In this article I discuss a few facts about tail risk hedging, an obvious drawback that is rarely discussed and compare a specific tail risk strategy to a popular timing strategy. Access to full article requires Premium Articles or All in One subscriptions.
Tail risk hedging is used for limiting losses in case of unexpected market moves. In theory the concept is easy to grasp but in reality using effectively tail risk hedging adds another layer of complexity to an already highly complex process.
“Tail” before “risk hedging” is used to clarify that this type of hedging deals with specifically extreme risk, or the risk arising from the tails of a distribution of returns.
In simpler words, tails risk is the risk from infrequent events and the March 2020 crash is an example of such event.
But why hedging for tail risk if historically markets have recovered from these tail events?
This is a valid question but not everyone is a passive equity investor. For some funds shorting equities, tail risk arises from market meltup or a sudden rise in a specific stock they have shorted. However, the bulk of tail risking hedging refers to left tail risk and specifically in equity markets.
Equity index put options come to mind immediately as the most popular derivative for hedging left tail risk in case of equity portfolios but there are several other derivatives that can be used, including long volatility ETPs.
Note that tail risk hedging is primarily lucrative for the sell side and the quantitative explanation is offered below. The market isn’t very efficient in pricing risk and that offers an advantage to sell side in pricing their products. The result is retail and funds end up paying a hefty premium for tail risk protection. I include data below that illustrate this effect.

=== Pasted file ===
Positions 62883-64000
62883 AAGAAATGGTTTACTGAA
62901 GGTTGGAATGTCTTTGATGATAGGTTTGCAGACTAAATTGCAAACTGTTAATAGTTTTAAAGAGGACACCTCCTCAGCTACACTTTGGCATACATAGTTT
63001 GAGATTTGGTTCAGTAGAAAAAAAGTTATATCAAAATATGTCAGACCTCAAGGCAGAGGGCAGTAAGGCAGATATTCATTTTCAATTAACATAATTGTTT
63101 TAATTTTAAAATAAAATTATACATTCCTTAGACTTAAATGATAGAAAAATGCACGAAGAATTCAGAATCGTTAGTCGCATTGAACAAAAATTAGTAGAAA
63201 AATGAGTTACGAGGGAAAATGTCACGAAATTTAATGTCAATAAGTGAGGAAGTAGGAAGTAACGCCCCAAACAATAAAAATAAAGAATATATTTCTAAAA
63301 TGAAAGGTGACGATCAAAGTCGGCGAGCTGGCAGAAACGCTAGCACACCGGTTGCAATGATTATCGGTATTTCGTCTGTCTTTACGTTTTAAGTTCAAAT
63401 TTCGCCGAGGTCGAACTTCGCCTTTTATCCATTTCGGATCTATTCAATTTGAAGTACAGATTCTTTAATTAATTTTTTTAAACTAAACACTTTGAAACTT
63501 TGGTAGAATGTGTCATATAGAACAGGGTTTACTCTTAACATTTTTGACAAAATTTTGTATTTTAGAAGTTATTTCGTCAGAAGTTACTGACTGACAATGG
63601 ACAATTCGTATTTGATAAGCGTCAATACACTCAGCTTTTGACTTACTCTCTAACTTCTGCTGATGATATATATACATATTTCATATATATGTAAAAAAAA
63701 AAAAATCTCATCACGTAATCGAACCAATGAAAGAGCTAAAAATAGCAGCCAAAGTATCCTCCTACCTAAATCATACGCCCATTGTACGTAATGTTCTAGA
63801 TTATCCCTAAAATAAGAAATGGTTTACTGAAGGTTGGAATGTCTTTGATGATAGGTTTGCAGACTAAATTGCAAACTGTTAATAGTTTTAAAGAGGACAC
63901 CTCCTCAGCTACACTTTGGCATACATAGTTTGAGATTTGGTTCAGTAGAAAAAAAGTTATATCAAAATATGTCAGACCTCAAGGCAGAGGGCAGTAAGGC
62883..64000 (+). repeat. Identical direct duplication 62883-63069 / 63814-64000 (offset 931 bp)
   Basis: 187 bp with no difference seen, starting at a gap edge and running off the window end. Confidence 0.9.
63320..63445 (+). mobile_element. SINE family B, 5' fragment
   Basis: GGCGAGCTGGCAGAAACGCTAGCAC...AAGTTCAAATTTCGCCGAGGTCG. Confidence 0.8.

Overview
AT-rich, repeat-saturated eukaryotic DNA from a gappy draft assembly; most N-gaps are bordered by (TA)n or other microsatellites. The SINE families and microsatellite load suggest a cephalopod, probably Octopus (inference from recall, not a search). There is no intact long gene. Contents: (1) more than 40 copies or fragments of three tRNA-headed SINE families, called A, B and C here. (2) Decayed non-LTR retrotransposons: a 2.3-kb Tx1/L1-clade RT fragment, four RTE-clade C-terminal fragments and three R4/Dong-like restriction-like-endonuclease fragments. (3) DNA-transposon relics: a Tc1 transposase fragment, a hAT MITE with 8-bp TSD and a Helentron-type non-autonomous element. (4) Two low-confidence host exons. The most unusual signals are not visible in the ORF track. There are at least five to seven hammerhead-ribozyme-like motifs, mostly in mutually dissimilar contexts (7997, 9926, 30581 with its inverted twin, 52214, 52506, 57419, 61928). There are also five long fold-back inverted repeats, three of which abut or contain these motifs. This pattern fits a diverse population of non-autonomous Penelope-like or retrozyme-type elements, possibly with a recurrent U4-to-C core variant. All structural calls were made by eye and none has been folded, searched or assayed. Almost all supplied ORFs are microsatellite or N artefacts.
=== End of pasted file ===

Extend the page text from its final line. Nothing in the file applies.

There are also capacity constraints: tail risk hedging is limited by supply of counter-party risk taking. If there aren’t enough put option writers around, for example, then especially in the case of funds with large AUM tail risk hedging may not be a feasible strategy.
There is also counter-party credit risk. Organized exchanges eliminate this risk but there is remote possibility a massive left tail event may cause defaults and inability to cover obligations; it’s similar to when insurance companies fail. This is a rare event with small but finite probability. It’s the tail risk of the tail risk strategy.
Below we look at some interesting data in an effort to understand tail risk hedging and then compare the results of a tail hedging strategy to those of a timing strategy.
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Charting and backtesting program: Amibroker. Data provider: Norgate Data
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